Remember the Mediterranean Diet? Do you still eat like a Greek widow or have you stashed all that away with Atkins and South Beach?
In 1993, Oldways Preservation Trust launched a symposium with the Harvard School of Public Health, declaring the Mediterranean Diet the optimal diet for good health. We were still living with no-fat Puritanism then; it was the age of the Snack Well’s, that monster unleashed by the USDA when in 1977 the U.S. Senate changed the warning on its Dietary Goals to, “for good health, reduce fat.” All fat. Even the good ones. (Gifford Dun. A symposium: Dietary Fats, Eating Guidelines, and Public Policy. The American Journal of Medicine, Volume 113/ supplement 9B)
The Mediterranean Diet, as put forth by Oldways and Harvard, reclaimed not just a healthy way of eating but a healthy way of living, one that celebrated good food, particularly fresh vegetables, fruits, olive oil and fish, and one that wasn’t shackled to fat content.
Dun Gifford founded Oldways the year he launched the Mediterranean Diet. By all accounts, Gifford was an uber-charismatic man who lived many lives: He survived the Andrea Doria sinking as a child, was legislative assistant to Edward Kennedy, and campaign coordinator for Robert Kennedy. Gifford was beside Robert Kennedy in the Ambassador Hotel kitchen when Kennedy was shot, and was one of the group who wrestled down Sirhan-Sirhan.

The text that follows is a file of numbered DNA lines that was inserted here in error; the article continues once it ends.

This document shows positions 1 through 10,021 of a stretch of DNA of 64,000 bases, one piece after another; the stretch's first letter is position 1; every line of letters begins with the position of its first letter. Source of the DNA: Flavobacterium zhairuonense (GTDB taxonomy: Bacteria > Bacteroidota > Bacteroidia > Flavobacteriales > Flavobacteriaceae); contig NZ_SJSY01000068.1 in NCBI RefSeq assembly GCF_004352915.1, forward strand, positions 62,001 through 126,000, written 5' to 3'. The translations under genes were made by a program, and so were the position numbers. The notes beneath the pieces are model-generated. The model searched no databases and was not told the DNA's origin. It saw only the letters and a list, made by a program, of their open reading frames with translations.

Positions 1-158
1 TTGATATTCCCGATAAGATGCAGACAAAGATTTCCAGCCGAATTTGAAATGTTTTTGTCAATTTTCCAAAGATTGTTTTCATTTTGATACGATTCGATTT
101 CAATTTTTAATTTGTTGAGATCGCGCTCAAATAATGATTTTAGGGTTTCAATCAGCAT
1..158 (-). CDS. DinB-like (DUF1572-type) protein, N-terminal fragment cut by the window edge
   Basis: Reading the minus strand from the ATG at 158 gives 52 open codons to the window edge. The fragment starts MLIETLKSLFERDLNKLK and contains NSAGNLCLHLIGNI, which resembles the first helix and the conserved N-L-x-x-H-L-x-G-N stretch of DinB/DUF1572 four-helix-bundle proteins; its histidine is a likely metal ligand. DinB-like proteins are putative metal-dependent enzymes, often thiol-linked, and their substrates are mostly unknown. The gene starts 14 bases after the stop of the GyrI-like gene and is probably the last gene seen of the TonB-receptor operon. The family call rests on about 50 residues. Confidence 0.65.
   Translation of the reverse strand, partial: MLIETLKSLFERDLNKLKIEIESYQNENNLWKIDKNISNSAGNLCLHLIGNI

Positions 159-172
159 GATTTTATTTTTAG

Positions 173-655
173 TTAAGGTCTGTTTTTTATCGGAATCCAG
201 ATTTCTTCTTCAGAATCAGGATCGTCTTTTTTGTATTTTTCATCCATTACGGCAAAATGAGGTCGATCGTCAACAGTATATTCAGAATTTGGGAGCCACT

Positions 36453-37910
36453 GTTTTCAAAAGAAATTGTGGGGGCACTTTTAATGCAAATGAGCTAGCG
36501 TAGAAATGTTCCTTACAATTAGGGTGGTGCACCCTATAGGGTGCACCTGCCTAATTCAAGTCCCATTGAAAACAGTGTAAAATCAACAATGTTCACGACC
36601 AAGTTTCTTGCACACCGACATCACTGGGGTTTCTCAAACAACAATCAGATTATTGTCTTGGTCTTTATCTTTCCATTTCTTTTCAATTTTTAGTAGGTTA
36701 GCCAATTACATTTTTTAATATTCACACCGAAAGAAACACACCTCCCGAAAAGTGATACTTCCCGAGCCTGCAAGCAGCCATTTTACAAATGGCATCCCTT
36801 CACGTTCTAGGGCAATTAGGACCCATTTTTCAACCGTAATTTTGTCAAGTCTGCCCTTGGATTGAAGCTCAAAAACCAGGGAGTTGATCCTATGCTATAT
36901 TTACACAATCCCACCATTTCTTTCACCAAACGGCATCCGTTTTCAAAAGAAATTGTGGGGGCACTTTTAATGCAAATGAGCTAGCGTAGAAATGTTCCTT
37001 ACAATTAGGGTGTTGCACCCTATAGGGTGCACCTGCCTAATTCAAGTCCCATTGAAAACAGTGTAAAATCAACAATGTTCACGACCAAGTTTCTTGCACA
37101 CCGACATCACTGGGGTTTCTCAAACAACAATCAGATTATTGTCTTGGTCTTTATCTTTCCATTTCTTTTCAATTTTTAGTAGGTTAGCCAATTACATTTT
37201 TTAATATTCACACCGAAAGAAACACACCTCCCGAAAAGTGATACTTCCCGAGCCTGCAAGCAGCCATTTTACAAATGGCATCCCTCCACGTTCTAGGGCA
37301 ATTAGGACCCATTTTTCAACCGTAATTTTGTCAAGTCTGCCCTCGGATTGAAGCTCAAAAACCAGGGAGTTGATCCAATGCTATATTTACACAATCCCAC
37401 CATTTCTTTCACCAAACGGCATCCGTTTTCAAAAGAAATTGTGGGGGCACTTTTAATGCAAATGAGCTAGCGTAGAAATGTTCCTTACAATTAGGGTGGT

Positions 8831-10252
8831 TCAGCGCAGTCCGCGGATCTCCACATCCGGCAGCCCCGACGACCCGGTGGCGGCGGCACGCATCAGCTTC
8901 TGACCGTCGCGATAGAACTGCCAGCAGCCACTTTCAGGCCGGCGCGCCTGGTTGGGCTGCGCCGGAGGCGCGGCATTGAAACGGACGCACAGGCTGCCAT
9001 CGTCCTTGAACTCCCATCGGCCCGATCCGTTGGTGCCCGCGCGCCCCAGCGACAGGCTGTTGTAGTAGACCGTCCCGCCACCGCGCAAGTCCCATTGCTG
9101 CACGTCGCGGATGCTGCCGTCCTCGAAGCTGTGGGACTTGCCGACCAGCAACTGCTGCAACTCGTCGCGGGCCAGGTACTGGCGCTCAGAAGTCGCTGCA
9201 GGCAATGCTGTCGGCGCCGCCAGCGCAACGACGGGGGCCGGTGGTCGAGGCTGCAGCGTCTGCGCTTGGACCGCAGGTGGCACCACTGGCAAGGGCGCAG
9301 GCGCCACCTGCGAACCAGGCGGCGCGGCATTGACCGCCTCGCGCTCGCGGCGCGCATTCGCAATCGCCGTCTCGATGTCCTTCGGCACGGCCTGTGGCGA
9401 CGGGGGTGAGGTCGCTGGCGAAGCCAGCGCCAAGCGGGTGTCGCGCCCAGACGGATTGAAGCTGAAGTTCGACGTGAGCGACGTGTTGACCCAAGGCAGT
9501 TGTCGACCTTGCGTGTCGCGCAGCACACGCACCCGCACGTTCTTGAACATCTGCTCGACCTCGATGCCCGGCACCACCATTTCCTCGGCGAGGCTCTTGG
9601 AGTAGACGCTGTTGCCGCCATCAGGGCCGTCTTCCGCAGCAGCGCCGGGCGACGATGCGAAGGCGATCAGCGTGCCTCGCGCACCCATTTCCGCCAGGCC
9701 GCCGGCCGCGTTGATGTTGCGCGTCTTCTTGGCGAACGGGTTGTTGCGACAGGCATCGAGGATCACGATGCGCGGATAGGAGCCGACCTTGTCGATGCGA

In the 1980s, few people described themselves as foodies; glassblowing and pottery were artisanal, not food. But Gifford had traveled extensively in Greece, Italy and Spain, and was part-owner of the Harvest restaurant in Cambridge. He became passionate about the beautiful food he had experienced in his Mediterranean travels, and convinced of its cultural merits. Gifford was determined to defeat the 1980s’ trend that made dining an unpalatable, exhaustive game of fat hide-and-seek. He wanted to revive not only the nutrition, but the culture these foods symbolized: slow, respectful meals among friends, wine included.